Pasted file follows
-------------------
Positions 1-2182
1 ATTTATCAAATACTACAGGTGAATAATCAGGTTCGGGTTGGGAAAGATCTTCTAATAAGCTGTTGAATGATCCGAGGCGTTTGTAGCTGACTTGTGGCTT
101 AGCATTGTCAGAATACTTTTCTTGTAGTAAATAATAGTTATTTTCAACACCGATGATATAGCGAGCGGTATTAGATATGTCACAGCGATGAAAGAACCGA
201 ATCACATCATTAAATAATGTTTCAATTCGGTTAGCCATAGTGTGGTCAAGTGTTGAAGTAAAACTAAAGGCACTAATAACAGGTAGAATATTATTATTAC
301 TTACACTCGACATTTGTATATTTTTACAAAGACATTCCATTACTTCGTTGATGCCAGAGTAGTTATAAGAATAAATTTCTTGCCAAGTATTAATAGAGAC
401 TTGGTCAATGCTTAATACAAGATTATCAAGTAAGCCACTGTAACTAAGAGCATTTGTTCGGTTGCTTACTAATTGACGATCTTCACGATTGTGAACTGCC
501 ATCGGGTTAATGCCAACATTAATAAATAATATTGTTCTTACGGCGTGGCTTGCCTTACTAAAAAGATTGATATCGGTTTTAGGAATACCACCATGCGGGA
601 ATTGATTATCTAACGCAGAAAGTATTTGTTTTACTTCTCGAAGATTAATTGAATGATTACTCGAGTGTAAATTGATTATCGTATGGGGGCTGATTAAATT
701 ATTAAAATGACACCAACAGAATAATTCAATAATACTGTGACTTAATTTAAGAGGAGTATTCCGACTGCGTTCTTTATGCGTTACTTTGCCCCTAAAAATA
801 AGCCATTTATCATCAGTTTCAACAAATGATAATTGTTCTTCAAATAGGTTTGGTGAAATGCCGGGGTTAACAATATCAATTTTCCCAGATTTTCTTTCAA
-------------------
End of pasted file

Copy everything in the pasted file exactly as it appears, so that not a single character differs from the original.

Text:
Positions 1-2182
1 ATTTATCAAATACTACAGGTGAATAATCAGGTTCGGGTTGGGAAAGATCTTCTAATAAGCTGTTGAATGATCCGAGGCGTTTGTAGCTGACTTGTGGCTT
101 AGCATTGTCAGAATACTTTTCTTGTAGTAAATAATAGTTATTTTCAACACCGATGATATAGCGAGCGGTATTAGATATGTCACAGCGATGAAAGAACCGA
201 ATCACATCATTAAATAATGTTTCAATTCGGTTAGCCATAGTGTGGTCAAGTGTTGAAGTAAAACTAAAGGCACTAATAACAGGTAGAATATTATTATTAC
301 TTACACTCGACATTTGTATATTTTTACAAAGACATTCCATTACTTCGTTGATGCCAGAGTAGTTATAAGAATAAATTTCTTGCCAAGTATTAATAGAGAC
401 TTGGTCAATGCTTAATACAAGATTATCAAGTAAGCCACTGTAACTAAGAGCATTTGTTCGGTTGCTTACTAATTGACGATCTTCACGATTGTGAACTGCC
501 ATCGGGTTAATGCCAACATTAATAAATAATATTGTTCTTACGGCGTGGCTTGCCTTACTAAAAAGATTGATATCGGTTTTAGGAATACCACCATGCGGGA
601 ATTGATTATCTAACGCAGAAAGTATTTGTTTTACTTCTCGAAGATTAATTGAATGATTACTCGAGTGTAAATTGATTATCGTATGGGGGCTGATTAAATT
701 ATTAAAATGACACCAACAGAATAATTCAATAATACTGTGACTTAATTTAAGAGGAGTATTCCGACTGCGTTCTTTATGCGTTACTTTGCCCCTAAAAATA
801 AGCCATTTATCATCAGTTTCAACAAATGATAATTGTTCTTCAAATAGGTTTGGTGAAATGCCGGGGTTAACAATATCAATTTTCCCAGATTTTCTTTCAA